Gunwall Analysis

What is a Gunwall Analysis?

A Gunwall analysis is used by Washington State courts to determine if the Washington Constitution provides greater protection than the United States Constitution in a particular context.  A Gunwall analysis must be performed, if litigants want the court to consider whether a parallel constitutional provision affords differing protections.

Legal Standard

A Gunwall analysis consists of evaluating six nonexclusive neutral criteria.  These criteria are  relevant to determining whether, in a given situation, the constitution of the State of Washington should be considered as extending broader rights to its citizens than does the United States Constitution.

The six factors are:

  1. The textual language of the state constitution. The text of the state constitution may provide cogent grounds for a decision different from that which would be arrived at under the federal constitution. It may be more explicit or it may have no precise federal counterpart at all.
  2. Significant differences in the texts of parallel provisions of the federal and state constitutions. Such differences may also warrant reliance on the state constitution. Even where parallel provisions of the two constitutions do not have meaningful differences, other relevant provisions of the state constitution may require that the state constitution be interpreted differently.
  3. State constitutional and common law history. This may reflect an intention to confer greater protection from the state government than the federal constitution affords from the federal government. The history of the adoption of a particular state constitutional provision may reveal an intention that will support reading the provision independently of federal law.
  4. Preexisting state law. Previously established bodies of state law, including statutory law, may also bear on the granting of distinctive state constitutional rights. State law may be responsive to concerns of its citizens long before they are addressed by analogous constitutional claims. Preexisting law can thus help to define the scope of a constitutional right later established.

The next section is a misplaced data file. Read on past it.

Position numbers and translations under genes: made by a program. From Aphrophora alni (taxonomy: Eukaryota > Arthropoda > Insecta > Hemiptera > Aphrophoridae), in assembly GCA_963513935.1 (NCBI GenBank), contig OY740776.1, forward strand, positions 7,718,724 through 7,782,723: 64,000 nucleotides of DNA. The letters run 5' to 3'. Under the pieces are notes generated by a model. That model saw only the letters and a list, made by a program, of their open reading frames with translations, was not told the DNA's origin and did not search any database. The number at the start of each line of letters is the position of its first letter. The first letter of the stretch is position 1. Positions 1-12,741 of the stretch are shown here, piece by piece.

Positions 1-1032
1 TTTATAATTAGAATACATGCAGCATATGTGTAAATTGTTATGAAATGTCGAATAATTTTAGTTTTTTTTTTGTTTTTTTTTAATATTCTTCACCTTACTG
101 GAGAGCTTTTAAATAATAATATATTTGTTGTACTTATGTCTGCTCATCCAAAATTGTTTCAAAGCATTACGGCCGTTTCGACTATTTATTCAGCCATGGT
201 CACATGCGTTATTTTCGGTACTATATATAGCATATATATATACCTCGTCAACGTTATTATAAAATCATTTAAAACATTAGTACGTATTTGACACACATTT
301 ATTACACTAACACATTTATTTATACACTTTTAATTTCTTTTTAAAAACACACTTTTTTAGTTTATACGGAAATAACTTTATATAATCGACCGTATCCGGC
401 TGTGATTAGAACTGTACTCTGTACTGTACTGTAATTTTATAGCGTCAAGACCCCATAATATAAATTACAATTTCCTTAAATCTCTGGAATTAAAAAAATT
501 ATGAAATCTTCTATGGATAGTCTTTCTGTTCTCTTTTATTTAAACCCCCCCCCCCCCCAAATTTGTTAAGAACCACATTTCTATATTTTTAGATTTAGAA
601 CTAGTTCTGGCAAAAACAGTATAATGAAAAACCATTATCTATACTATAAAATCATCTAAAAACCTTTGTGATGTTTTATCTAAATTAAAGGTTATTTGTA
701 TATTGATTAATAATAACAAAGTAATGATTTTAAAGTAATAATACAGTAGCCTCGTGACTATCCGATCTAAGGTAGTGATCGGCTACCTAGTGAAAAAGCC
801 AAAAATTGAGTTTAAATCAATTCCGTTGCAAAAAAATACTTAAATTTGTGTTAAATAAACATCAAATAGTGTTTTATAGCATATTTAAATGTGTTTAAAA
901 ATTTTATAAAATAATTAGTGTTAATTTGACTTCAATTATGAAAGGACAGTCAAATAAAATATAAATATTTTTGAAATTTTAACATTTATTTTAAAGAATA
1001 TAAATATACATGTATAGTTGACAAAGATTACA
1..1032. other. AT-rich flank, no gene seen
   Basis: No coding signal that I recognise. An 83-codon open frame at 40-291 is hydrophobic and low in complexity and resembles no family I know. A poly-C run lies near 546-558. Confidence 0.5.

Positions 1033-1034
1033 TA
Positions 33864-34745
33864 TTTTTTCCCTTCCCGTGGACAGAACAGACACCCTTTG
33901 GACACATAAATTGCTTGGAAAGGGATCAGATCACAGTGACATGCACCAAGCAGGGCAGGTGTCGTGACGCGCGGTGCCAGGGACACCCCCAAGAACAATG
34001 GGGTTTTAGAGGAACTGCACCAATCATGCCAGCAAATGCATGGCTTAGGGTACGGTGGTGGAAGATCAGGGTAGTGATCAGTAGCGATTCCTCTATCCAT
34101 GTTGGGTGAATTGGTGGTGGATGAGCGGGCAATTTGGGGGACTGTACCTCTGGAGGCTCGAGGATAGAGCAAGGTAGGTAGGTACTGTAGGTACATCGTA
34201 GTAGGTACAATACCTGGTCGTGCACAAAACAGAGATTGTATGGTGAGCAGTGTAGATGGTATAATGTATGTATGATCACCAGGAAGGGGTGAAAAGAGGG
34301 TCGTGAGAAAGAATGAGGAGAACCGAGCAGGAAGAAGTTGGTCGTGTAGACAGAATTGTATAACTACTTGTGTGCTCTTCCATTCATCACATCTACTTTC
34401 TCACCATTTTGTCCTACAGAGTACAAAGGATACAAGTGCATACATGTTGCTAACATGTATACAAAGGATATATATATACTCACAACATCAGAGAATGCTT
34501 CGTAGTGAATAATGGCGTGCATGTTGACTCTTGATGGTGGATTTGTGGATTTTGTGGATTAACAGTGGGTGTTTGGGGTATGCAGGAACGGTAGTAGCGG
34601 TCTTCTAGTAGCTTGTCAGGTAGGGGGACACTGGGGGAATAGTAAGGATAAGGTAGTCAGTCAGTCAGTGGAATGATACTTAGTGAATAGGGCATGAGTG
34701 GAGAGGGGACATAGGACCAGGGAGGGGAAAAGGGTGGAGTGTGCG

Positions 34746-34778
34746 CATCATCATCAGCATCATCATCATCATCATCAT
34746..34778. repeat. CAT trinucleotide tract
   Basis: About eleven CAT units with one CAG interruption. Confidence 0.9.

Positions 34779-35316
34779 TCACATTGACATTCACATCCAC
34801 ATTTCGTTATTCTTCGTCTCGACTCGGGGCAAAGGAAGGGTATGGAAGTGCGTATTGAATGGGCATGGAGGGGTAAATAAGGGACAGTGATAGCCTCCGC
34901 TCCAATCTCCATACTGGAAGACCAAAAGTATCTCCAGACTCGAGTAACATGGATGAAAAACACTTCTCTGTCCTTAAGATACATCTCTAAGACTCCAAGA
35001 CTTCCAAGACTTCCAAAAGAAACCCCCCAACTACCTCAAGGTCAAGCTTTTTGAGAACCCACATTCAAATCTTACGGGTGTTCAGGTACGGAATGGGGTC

5. Differences in structure between the federal and state constitutions. The former is a grant of enumerated powers to the federal government, and the latter serves to limit the sovereign power which inheres directly in the people and indirectly in their elected representatives. Hence the explicit affirmation of fundamental rights in our state constitution may be seen as a guaranty of those rights rather than as a restriction on them.
  6. Matters of particular state interest or local concern. Is the subject matter local in character, or does there appear to be a need for national uniformity? The former may be more appropriately addressed by resorting to the state constitution.

State v. Gunwall, 106 Wn.2d 54, 61-62 (1986).

Does the Washington State Constitution really provide greater protections?

The simple answer is yes.   The Washington State Supreme Court repeatedly states that some provisions (not all) of the Washington State Constitution provide greater protections than the United States Constitution.

Washington is one of many states that rely on their own constitutions to protect civil liberties. Since the recent retrenchment of the United States Supreme Court in this area, the appellate courts of a majority of the states have interpreted their state constitutions to provide greater protection for individual rights than does the United States Constitution.

State v. Gunwall, 106 Wn.2d 54, 59 (1986).